Say goodbye to All We Can Eat
There’s no subtle or sophisticated way to say this other than to spit it out straight: This is the last day of the All We Can Eat blog.
It pains me to type that sentence, and not because I’ve been the primary editor and writer for the blog for more than two years now. It pains me because All We Can Eat has been a reliable partner over these many months — one that openly accepted our gossip, our rants, our recaps, our reflections, our breaking news, our barbecue coverage, our beer reports, our favorite recipes, our improvisational cooking, our polls, our roundups and so much more.
But like any good partner, All We Can Eat has also been demanding. It’s the dog that’s always hungry and won’t stop howling until you feed it a new scrap of meat.Continue reading this post »
Chat Leftovers: A pressing question
Good morning. We interrupt the RGIII finger-pointing to bring you this bulletin: Next time you’re at a restaurant, you might find “gems” on your plate. That’s what one creative chef is calling the food he make from ingredients once destined for the scrap heap. As restaurants feel the financial squeeze, they’re making use of tendons, marrow and fish tails. Tim Carman tells the story.
Also in Food today, Maggie Fazeli Fard introduces us to a District woman whose son’s illness inspired her to create a culinary program and a new cookbook aimed at families with kids who have cancer. Anne Applebaum writes about the ongoing food renaissance in Poland. And Zofia Smardz, who tested Anne’s recipes for this week’s section, tells us how that experience evoked fragrant childhood memories.
Tim, Zofia and the usual suspects will be on hand for today’s Free Range chat, our weekly hour of give-and-take. It starts at noon; hope you can be there. Even if you don’t have a question to ask, it’s time well spent.
Meanwhile, to tide you over until then, here’s a leftover question from a previous chat:
What is the secret to successful cookie press cookies? It seems the dough is always too cold to go through the press, or too soft -- rarely is it just right. What is the correct dough temperature, and what’s the best way to get the dough to the right temperature if it’s been made ahead and refrigerated or frozen?Continue reading this post »
Top Ten recipes of 2012: Yours, mine and ours
So there we were, squinting at printouts of the in-house data that supports our monthly and annual lists of the most-viewed Washington Post recipes online, and it hit us: A good number of the ones that were so popular in 2012 also floated to the top in 2011, 2010, 2009, 2008 . . . even 2004, long before we were sharing the results of such stats surfing.
We appreciate the fact that you, dear readers, stick with what you like — or at least follow well-established links and online referrals to dishes that others really, really like.
But this leaves less room to love the recipes that 2012 brought, curated so well by the stand-in recipe editor, Jane Touzalin.
Before we reveal your official favorites of 2012, then, here are staff picks limited to the recipes that were published last year. (Editor Joe Yonan has recused himself, having spent his time elsewhere.)
Bonnie’s list (hmm . . . plenty of Dinner in Minutes options)
Bay Ice Cream, pictured above
Tomato and Smoked Salmon Pasta, pictured above, at leftContinue reading this post »
New sites want you to better understand your food
The two sites have little in common, save perhaps the fact that each was started by a small group of women who have developed deep expertise in their particular field of interest: American Food Roots on the history and evolution of U.S. gastronomy and Food Tank on the contradictory and problematic Western food system.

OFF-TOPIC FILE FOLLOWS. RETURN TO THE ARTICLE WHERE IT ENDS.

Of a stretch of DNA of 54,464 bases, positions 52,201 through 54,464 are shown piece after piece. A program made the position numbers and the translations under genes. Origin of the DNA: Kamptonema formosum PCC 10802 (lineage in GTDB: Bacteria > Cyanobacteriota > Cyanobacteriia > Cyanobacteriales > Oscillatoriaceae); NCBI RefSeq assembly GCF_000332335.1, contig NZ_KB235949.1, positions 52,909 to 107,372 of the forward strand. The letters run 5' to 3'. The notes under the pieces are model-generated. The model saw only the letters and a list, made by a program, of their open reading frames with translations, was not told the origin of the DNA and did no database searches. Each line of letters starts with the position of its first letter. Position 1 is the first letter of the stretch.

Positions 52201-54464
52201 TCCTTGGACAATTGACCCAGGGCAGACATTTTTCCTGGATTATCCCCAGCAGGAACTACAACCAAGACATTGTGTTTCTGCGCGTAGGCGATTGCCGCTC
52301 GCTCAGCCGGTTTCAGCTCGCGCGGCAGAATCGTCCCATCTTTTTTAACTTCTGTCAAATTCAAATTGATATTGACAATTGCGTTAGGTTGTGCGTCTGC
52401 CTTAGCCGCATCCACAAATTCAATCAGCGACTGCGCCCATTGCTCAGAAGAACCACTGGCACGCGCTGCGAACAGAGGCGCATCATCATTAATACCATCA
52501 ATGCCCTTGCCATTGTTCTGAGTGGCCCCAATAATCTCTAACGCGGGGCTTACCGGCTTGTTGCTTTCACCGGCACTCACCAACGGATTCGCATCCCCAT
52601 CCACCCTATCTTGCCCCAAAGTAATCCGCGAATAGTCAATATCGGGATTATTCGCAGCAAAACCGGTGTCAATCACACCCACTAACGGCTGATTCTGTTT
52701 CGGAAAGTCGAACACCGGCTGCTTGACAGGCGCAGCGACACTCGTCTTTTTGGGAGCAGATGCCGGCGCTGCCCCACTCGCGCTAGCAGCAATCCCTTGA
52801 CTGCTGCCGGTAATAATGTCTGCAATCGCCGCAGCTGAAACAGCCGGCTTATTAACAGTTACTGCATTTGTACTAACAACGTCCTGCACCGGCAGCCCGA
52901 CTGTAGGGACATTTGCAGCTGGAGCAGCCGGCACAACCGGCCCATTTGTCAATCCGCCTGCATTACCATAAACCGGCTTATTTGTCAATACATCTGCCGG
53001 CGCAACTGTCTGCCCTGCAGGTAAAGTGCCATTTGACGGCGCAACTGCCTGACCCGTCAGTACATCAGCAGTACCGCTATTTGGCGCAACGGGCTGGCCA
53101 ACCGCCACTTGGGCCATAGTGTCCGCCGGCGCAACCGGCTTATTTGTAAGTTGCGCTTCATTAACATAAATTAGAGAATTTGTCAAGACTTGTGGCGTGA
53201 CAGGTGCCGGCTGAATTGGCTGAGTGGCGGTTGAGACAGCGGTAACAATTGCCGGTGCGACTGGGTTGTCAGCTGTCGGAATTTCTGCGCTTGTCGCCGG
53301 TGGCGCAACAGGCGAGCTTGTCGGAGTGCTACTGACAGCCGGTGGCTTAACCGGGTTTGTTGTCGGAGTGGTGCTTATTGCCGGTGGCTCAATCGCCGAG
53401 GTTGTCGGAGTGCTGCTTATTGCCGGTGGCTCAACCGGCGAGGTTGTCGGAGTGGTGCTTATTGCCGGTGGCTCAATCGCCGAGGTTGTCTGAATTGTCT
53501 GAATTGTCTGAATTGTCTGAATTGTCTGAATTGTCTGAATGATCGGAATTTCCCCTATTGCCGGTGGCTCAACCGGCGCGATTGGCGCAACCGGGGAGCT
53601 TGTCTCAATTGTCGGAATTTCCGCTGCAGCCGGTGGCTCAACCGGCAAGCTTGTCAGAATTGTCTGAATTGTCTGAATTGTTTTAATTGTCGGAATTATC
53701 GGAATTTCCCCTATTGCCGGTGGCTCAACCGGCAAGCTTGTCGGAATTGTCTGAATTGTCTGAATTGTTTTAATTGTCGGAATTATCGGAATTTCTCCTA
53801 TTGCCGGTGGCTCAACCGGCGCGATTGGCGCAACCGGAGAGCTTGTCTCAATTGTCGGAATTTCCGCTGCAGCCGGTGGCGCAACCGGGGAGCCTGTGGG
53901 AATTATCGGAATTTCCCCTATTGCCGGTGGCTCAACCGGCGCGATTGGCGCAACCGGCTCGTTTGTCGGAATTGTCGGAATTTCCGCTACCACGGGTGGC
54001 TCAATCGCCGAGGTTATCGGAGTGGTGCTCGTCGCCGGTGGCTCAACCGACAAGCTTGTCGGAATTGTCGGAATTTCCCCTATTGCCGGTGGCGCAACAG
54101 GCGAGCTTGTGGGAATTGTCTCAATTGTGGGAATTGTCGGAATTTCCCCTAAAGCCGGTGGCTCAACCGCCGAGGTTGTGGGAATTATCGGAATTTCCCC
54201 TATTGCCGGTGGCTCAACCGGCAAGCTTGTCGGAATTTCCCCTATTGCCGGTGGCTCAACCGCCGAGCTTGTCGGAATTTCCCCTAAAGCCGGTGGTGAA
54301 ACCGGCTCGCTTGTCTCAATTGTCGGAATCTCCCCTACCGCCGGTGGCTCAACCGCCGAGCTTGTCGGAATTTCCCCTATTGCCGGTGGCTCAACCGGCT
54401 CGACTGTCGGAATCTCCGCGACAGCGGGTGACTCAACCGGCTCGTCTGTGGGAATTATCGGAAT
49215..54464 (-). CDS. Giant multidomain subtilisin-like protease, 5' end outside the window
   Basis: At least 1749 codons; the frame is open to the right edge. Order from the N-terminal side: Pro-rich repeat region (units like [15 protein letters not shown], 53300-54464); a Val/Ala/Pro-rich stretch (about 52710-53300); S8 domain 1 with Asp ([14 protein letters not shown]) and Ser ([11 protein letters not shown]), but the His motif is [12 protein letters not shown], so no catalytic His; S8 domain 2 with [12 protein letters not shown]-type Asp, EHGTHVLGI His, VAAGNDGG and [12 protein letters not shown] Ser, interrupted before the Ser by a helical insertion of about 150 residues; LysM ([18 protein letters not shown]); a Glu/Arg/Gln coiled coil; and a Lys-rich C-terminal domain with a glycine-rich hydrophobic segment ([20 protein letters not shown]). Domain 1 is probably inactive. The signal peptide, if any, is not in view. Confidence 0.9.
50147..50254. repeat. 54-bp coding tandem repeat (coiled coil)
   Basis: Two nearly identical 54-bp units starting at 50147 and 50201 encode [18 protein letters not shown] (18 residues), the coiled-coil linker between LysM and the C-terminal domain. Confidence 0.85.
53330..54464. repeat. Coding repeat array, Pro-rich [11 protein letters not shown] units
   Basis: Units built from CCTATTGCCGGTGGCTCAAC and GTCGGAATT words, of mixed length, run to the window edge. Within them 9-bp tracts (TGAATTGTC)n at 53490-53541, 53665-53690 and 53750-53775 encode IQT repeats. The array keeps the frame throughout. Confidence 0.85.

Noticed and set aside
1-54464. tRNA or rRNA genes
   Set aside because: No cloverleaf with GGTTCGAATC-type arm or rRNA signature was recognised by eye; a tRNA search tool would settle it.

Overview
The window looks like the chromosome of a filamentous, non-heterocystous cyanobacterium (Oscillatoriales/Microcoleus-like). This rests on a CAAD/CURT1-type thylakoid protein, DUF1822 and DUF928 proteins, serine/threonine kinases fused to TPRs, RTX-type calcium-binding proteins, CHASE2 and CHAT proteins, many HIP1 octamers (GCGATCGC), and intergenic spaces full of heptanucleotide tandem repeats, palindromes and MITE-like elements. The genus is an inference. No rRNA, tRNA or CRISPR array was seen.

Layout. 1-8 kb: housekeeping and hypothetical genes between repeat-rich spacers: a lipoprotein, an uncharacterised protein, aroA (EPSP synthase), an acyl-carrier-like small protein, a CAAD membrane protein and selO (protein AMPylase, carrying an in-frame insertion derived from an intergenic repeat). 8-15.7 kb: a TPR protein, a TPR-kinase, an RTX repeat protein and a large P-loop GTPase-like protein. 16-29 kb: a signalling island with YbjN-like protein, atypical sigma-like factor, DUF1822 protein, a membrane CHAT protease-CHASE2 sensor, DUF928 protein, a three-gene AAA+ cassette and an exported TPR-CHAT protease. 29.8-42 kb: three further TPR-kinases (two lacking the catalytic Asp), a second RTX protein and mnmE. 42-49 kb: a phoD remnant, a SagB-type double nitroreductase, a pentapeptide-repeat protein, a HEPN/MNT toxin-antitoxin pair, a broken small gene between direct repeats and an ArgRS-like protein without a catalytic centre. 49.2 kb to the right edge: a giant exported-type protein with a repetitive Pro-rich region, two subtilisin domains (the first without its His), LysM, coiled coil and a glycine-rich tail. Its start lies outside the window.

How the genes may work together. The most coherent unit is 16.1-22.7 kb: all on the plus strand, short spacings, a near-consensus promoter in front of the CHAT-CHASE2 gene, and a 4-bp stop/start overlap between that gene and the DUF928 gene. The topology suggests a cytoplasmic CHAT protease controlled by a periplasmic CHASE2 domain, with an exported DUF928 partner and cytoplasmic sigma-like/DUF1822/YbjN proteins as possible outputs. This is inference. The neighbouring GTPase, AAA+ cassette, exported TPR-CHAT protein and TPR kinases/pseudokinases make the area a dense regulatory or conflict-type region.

In early December, four D.C.-area food writers launched American Food Roots, led by NPR contributor Bonny Wolf , who conceived of the project years ago. Wolf recruited three other culinary scribes — Domenica Marchetti, Michele Kaya l and Carol Guensburg — to start building out the site in September 2011.
Together, the quarter have put together a charming and informative site that combines research into the cuisines of all 50 states with features, videos and recipes on all kinds of American cooking, whether the increasingly international flavor of the Thanksgiving spread or the decreasing presence of coddies in Baltimore. Trust me, if you read American Food Roots, you’ll learn something about the meals you eat, like the Christmas tradition of the Feast of the Seven Fishes. (Is it an Italian tradition or an American one?)
“We really felt that there wasn’t anything out there quite like this,” Marchetti tells All We Can Eat. “We really wanted to dig a little deeper. We wanted to explore and tell America’s food stories and tell what people are eating in America’s kitchen.”Continue reading this post »
The barbecue world looks back . . . and forward
Over New Year’s Eve dinner, the subject came up, as it is wont to do: What is your resolution for the coming year?
Among the usual declarations — get in better shape, lose weight — I proclaimed that I will learn to make pastrami.
It is the same resolution I made last year. Except for eating some pastrami sandwiches, I never came close to fulfilling my vow.
This year will be different. Honest. I mean it this time.
Actually, I do. I love pastrami, and I find that it is next to impossible to find a truly sublime version. Rosy pink. Juicy, but not overly fatty. (Notice I said, overly.) Sliced thin. On rye. With just the right mustard.
In the same way that a princess has to kiss a lot of frogs to find her prince, so I figure I will make a lot of terrible briskets before I perfect my pastrami. But this is the year. As resolutions go, it’s gotta be more achievable than getting in shape.
I wondered what other barbecue-meisters had on their resolution plate. So I asked a few. Here are their answers:Continue reading this post »